Communicating research to support the evolution of teaching

Press release


Large scale study shows that neuroscience-based educational intervention can help improve primary school children’s maths and science achievement

Absorbing new ideas in maths and science often involves overcoming pre-existing incorrect beliefs. For example, when learning that the earth is round, children have to first overcome the compelling belief that it is flat. Research investigating brain activation of adults completing maths and science problems shows that this requirement to inhibit pre-existing beliefs is true even for science experts. It is not that experts have completely replaced their naive beliefs with new more advanced scientific ideas, but rather that experts have become better at inhibiting those early beliefs in order to allow the more advanced scientific ideas to come to the fore.

Researchers from the Centre for Educational Neuroscience (a collaboration between Birkbeck, University of London; University College London; and the UCL-Institute of Education), in partnership with LEARNUS, have developed a computer game called ‘Stop and Think’, for teachers to use, that will help primary school children use their inhibition skills effectively in maths and science lessons to overcome their naïve beliefs and learn the correct concepts.

A large-scale randomised control trial was funded by the Education Endowment Foundation and Wellcome in order to evaluate the efficiency of this computer game. 6672 children from year 3 (7- to 8-year-olds) and year 5 (9- to 10-year-olds) in 89 schools across England took part in the study. Pupils who participated in the programme made the equivalent of +1 additional month’s progress in maths and +2 additional months’ progress in science, on average, compared to children in the lessons-as-usual control group.

To check whether this impact was due to the ‘Stop and Think’ game specifically, or was a result of the additional pupil engagement and motivation arising from having a novel and fun computer-based activity at the start of lessons more generally, schools were offered an alternative computer-based programme that did not include any content from ‘Stop and Think’. Pupils who received ‘Stop and Think’ also made more progress than pupils in this ‘active’ control group. Finally, when interviewed, a majority of teachers felt that ‘Stop and Think’ had a positive impact on the mathematical and science abilities of the pupils in their class.

These results have high security: 4 out of 5 on the EEF padlock scale. The cost of using ‘Stop and Think’ is very low and is estimated to be a little over £5 per child over a three-year period. Further development and evaluation of the ‘Stop and Think’ computer game is underway.

Professor Denis Mareschal (Birkbeck, University of London), Principal Investigator of the UnLocke project says:

“This project illustrates how findings from cognitive neuroscience, when properly interpreted, can have a positive impact on educational practice and outcomes.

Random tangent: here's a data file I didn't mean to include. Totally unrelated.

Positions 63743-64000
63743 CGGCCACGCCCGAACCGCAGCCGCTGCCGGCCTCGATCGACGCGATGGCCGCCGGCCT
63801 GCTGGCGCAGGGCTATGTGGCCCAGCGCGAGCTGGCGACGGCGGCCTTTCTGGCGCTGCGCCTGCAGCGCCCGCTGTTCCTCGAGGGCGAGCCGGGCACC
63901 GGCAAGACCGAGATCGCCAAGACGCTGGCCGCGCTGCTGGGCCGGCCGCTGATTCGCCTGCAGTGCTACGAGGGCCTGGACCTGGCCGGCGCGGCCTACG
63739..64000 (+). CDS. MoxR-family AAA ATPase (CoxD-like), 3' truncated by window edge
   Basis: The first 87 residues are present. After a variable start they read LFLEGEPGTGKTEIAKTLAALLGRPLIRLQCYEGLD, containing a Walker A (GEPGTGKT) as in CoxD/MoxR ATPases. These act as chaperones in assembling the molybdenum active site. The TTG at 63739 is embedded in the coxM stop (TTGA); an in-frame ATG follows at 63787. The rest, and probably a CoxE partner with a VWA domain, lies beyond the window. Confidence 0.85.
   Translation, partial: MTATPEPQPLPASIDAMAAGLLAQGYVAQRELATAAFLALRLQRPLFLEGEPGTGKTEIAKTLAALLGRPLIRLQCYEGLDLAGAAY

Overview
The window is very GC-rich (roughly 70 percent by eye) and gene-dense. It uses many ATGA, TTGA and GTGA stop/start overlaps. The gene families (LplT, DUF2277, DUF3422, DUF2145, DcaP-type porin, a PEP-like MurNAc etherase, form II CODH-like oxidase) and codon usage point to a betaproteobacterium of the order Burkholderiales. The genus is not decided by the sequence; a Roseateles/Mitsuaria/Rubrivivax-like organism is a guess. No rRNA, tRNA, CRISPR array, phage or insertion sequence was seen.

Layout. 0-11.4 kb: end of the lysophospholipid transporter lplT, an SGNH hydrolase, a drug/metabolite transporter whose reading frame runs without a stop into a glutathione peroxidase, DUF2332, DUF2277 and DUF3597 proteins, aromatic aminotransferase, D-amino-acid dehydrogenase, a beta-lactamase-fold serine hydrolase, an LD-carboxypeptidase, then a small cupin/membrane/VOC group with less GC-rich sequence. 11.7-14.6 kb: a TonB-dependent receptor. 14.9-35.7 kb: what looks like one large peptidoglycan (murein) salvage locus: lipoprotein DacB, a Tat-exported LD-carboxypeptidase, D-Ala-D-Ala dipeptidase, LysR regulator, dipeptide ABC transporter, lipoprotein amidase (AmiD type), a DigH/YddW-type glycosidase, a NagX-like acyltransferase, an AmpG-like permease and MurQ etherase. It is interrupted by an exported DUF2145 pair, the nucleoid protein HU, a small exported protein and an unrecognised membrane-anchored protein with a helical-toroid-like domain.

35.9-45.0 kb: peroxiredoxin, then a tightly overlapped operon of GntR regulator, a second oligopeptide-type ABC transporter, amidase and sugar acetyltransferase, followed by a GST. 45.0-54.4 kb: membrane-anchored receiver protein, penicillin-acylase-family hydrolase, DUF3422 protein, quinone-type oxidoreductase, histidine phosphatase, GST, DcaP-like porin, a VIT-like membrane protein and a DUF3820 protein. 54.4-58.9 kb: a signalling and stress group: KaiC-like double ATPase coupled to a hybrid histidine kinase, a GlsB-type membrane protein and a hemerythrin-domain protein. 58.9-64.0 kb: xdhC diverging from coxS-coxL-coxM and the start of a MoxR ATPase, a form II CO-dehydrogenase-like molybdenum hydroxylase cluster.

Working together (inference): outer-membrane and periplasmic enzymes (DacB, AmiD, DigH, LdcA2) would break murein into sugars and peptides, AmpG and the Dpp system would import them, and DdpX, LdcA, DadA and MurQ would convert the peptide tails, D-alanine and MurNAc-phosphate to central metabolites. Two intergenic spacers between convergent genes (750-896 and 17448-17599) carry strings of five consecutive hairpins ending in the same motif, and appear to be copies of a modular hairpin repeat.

“‘Stop and Think’ demonstrates the effectiveness of computer-based learning activities designed around evidenced-based educational practices in the modern classroom”.

Teachers involved in the study said:

“It allowed me to develop my understanding of how the children in my class learn and to analyse what they know, how clearly they understand concepts and to identify misconceptions that some/most or all children in my class have.”

“It gave me an insight into how children’s ideas can change when given thinking time and how they are able to reason as to why something is right or wrong.”


Further information:

UnLocke website:
(including a video presentation of the key results of the project and evaluation)

EEF report page:

Centre for Educational Neuroscience:

The Education Endowment Foundation


LEARNUS website:

For more information contact:

Ms. Annabel Page
UnLocke administrator
Tel: +44 (0)207 631 6883

September. 27th 2019

Learnus is involved with the Unlocke research project

UnLocke: Learning counterintuitive concepts: Can you help?

Learnus is working with the Centre for Educational Neuroscience (CEN) in London on an exciting and innovative research and development project: UnLocke: Learning counter-intuitive concepts.

Based on evidence drawn from educational neuroscience, UnLocke aims to improve primary children’s learning of counter-intuitive concepts in maths and science. Research evidence indicates that that children (and adults) need to suppress their intuitive ideas in order to understand new concepts. The UnLocke team are developing an innovative, engaging computer-based learning activity designed to encourage children to think carefully before coming to their conclusions.

A large scale controlled trial of the learning activity is planned to run from October 2016 to February 2017.

Learnus is now recruiting 100 schools from across England, particularly in the North-west, Midlands and South-west, to be part of the trial. This would require year 3 and year 5 classes completing a 15 minute activity 3 times per week for a total of 10 weeks before a maths or science lesson. Support and training will be provided for staff and the final version of the activity will be made available to the school on completion of the trial.

So if you would like to be involved click here for further information and to register your interest.

UnLocke is part of the Insights from Neuroscience initiative funded by Education Endowment Foundation and the Wellcome Trust

The Centre for Educational Neuroscience combines the expertise of researchers in child development, neuroscience, and education at three world leading universities, Birkbeck, UCL Institute of Education, and University College London.

Links to relevant websites:


Centre for Educational Neuroscience: